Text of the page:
Weapons monitor group threatened to quit over lack of progress by IRA and other paramilitaries

State papers: Canadian diplomat could not understand how ‘someone of Gerry Adams’s intellect’ failed to recognise benefits to Sinn Féin of decommissioning

General John de Chastelain and the other members of the Independent International Commission on Decommissioning were on the verge of quitting in June 2001 because they believed they were no nearer to decommissioning by the IRA or other paramilitary groups.

In a frank meeting with senior officials from the Department of Justice and the Northern Ireland Office (NIO) on June 27th, the Canadian general gave a downbeat assessment of the likelihood of decommissioning.

He said the commission had met the IRA representative six times since it began re-engaging with it in March of that year.

“We are no nearer actually decommissioning than we were in March when the IRA resumed contact.”

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The account of the meeting by William Fittall, the political director of the NIO, noted that “more provocatively” the three commissioners – Gen de Chastelain, Cyril Ramaphosa from South Africa (now that country’s president), and Martti Ahtisaari from Finland – were proposing to be released from their duties that September, the fourth anniversary of their deployment.

“John de Chastelain stressed that he and his colleagues did not want to be irresponsible or walk away from their commitments. But they had personal lives they needed to get on with.”

The letters form part of confidential records which have been released by the Department of Foreign Affairs to the National Archive.

In a private report to both governments, Gen de Chastelain said the commission had been unable to meet either of its decommissioning target dates of May 2000 or June 2001.

“By September 24th our appointment to the commission will have been in effect for four years. Collectively and as individuals, we have concluded that continuing beyond that date would not be in our best interests nor indeed those of the process.

“Therefore, in the absence of a start on actual decommissioning by the end of September, we propose that the two governments release us from our commitments to the commission then.”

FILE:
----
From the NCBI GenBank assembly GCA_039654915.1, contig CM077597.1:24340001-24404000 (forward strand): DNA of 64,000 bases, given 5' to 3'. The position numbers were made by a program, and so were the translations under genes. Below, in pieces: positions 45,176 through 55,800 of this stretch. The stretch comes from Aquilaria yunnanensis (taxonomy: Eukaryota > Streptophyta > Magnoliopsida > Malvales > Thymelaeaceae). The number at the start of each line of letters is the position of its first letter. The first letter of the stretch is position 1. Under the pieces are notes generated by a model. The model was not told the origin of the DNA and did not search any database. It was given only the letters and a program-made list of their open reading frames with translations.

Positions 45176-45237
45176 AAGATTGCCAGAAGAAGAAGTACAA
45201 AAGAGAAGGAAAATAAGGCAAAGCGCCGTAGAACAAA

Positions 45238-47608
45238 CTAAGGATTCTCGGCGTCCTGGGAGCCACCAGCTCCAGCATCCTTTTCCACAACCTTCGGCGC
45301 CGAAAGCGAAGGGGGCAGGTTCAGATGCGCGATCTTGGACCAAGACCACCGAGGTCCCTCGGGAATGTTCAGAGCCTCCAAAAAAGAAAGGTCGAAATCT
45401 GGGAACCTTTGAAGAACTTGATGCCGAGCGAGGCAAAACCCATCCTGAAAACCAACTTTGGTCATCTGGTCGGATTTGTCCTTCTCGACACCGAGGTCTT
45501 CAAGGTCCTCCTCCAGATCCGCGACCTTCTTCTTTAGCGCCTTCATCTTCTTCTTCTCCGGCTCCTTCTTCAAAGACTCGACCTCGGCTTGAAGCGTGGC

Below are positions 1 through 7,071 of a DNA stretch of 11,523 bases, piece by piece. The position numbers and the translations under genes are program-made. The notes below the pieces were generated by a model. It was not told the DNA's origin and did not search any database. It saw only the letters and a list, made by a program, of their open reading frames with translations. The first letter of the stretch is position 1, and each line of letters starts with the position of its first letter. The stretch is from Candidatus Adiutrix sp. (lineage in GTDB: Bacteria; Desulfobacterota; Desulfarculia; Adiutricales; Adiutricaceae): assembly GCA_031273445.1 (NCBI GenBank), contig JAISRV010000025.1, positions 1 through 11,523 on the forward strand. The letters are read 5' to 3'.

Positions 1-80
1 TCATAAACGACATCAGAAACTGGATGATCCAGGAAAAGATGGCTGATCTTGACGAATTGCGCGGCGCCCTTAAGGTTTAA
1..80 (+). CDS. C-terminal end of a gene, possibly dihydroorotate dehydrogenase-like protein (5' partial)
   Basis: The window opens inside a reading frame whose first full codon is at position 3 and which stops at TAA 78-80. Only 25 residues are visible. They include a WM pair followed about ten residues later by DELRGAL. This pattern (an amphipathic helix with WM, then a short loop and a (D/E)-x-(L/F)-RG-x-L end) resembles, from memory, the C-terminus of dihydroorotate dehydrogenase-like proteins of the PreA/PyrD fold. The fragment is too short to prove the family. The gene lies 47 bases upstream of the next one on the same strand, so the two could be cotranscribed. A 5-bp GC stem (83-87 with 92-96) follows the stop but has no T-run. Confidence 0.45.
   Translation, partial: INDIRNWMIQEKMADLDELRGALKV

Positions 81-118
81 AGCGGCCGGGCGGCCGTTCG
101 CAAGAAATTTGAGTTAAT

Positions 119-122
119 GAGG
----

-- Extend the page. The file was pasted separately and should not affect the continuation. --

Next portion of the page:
A week before the statement was issued, an Irish diplomat, Niall Holohan, had lunch with a senior member of Gen de Chastelain’s staff, Clifford Garrard, in Belfast.

Mr Garrard, a Canadian diplomat, told Mr Holohan the “waiting game” had been an exasperating experience for all members of the commission.

Decommissioning was the big stumbling block to progress in the peace process along with demilitarisation and policing

The Canadian would not confirm that the IRA representative was the veteran leader Brian Keenan, but did confirm that Gerry Adams was the contact person in Sinn Féin, having replaced Martin McGuinness once he was appointed to the Executive.

Mr Garrard said Mr Adams was a “more thoughtful and reflective individual” than Mr McGuinness.

However, he said he found it hard to understand that “someone of Adams’s intellect and statesmanship would not have recognised the benefits that would accrue to everyone – including to Sinn Féin – from an act of decommissioning by the IRA at the present time”.

“Garrard was of the view furthermore that nothing less than an act of putting arms completely and verifiably beyond use would be enough to save David Trimble’s scalp on July 1st,” wrote Mr Holohan.

Decommissioning was the big stumbling block to progress in the peace process along with demilitarisation and policing. Under intense pressure from his own party, David Trimble had threatened to resign as first minister of Northern Ireland on July 1st unless the IRA had decommissioned totally.

The note added: “If David Trimble proceeds with his threat to resign on July 1st and the [Belfast Agreement] institutions were to collapse as a result, it might prove difficult for de Chastelain to justify his continued presence in Belfast.”

Gen de Chastelain suggested a week later that he could be available “on call” from Canada in future, should an imminent act of decommission take place.

In the event, the commission stayed intact for a further four years and was in a position to verify that all of the IRA material was destroyed or verifiably “put beyond use”.

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